Good as Gold

Good as Gold

3.0 1
by Joseph Heller
     
 

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Bruce Gold, a middle-aged, Jewish professor of English literature, finds himself on the brink of a golden career in politics — and not a moment too soon, as Gold yearns for an opportunity to transform a less-than-picture-perfect life: His children think little of him, his intimidating father endlessly bullies him, and his wife is so oblivious that she

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Overview

Bruce Gold, a middle-aged, Jewish professor of English literature, finds himself on the brink of a golden career in politics — and not a moment too soon, as Gold yearns for an opportunity to transform a less-than-picture-perfect life: His children think little of him, his intimidating father endlessly bullies him, and his wife is so oblivious that she doesn't even notice he's left her. As funny as it is sad, Good as Gold is a story of children grown up, parents grown old, and friends and lovers grown apart — a story that is inimitably Heller.

Product Details

ISBN-13:
9780684839745
Publisher:
Simon & Schuster
Publication date:
11/12/1997
Edition description:
Reissue
Pages:
448
Sales rank:
663,737
Product dimensions:
5.25(w) x 8.00(h) x 1.30(d)

Meet the Author

Joseph Heller was born in Brooklyn in 1923. In 1961, he published Catch-22, which became a bestseller and, in 1970, a film. He went on to write such novels as Good as Gold, God Knows, Picture This, Closing Time (the sequel to Catch-22), and Portrait of an Artist, as an Old Man. Heller died in December 1999.

Brief Biography

Date of Birth:
May 1, 1923
Date of Death:
December 12, 1999
Place of Birth:
Brooklyn, New York
Place of Death:
East Hampton, New York
Education:
New York University, B.A. in English, Phi Beta Kappa, 1948<br> Columbia University, M.A., 1949

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Good as Gold 3 out of 5 based on 0 ratings. 1 reviews.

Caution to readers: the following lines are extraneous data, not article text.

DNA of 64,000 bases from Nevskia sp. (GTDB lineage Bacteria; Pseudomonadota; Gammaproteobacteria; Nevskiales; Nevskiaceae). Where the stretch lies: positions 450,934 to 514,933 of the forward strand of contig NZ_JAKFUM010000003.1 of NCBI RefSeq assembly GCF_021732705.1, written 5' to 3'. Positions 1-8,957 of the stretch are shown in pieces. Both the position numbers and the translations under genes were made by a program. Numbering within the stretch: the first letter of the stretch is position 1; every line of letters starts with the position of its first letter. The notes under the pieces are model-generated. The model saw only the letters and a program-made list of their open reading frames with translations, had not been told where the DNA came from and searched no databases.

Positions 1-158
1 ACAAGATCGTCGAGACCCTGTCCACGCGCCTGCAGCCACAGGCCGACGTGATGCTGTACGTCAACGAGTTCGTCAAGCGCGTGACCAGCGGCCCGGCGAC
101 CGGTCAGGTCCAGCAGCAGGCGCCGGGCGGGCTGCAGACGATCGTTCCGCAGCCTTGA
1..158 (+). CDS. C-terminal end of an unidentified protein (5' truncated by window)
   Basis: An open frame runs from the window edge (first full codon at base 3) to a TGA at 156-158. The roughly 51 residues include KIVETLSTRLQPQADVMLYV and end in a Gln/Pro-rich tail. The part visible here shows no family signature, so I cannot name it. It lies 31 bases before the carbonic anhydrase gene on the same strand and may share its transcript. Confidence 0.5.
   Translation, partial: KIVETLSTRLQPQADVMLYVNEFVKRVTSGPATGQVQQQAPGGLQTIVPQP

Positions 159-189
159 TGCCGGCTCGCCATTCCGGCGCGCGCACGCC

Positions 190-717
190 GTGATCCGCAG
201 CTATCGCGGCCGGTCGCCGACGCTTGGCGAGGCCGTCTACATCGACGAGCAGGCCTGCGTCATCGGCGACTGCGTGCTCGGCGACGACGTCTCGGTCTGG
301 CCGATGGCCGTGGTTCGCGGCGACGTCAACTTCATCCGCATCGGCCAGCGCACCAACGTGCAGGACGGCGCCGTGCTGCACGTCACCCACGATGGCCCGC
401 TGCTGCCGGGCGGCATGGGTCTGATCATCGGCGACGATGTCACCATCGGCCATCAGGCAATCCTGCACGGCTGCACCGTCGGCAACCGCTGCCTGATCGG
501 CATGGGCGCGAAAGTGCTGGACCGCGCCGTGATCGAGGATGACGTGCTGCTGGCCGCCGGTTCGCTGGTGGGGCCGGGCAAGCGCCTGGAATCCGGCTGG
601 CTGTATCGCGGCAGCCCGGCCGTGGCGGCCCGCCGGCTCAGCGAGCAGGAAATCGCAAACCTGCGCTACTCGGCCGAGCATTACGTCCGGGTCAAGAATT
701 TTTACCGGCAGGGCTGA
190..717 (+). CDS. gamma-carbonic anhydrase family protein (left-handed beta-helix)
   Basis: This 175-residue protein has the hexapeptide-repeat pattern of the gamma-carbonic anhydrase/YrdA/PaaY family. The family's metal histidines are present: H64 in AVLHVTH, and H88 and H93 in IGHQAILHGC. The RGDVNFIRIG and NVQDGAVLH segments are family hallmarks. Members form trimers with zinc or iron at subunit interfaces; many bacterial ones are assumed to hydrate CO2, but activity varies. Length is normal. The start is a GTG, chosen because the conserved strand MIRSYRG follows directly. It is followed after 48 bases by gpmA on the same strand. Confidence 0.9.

Guest More than 1 year ago
In classic Heller fashion, this book dives into deep issues while keeping a lighthearted honesty and cruising along with absolutely absurd dialogue. Bruce Gold, an English professor and writer, gets a job offer from the White House. This offer, however, sends his life into a spinning loop, where he is offered everything and guaranteed nothing. The heart of the book is in Gold's family, whose quirky and always interesting meetings are impossible to forget. His father, Julius Gold, has a contempt for Bruce simply because he is not his brother Sid. His stepmother has a contempt for him simply because he is there. The whole family does not understand him (even though many times he is purposely saying highly intellectual things) and their arguments are, well, gold. The book also does a wonderful job of portraying the US government as a highly organized children's daycare center. No one accomplishes anything, it is full of nonsense talk, yet they all feel very good about themselves. Gold struggles with this as an intelligent man in a very absurd place. At times the book does seem to drag on, which is why it gets a three star instead of four. This is apparent especially when discussing the book that Gold is attempting to write on his Jewish American experience. Also, his relationship to a younger woman he met in DC is bland and uneventful. Also, the book doesn't seem to come towards any reasonable end, and Heller seems to throw in an event in lieu of any real ending to the story. But Heller's contradictory humor and ability to show the inability of communication (much like in Catch-22) is strong, which makes this worth your time. It may not be as Good as Gold, but it is worthy of at least a bronze, possibly silver.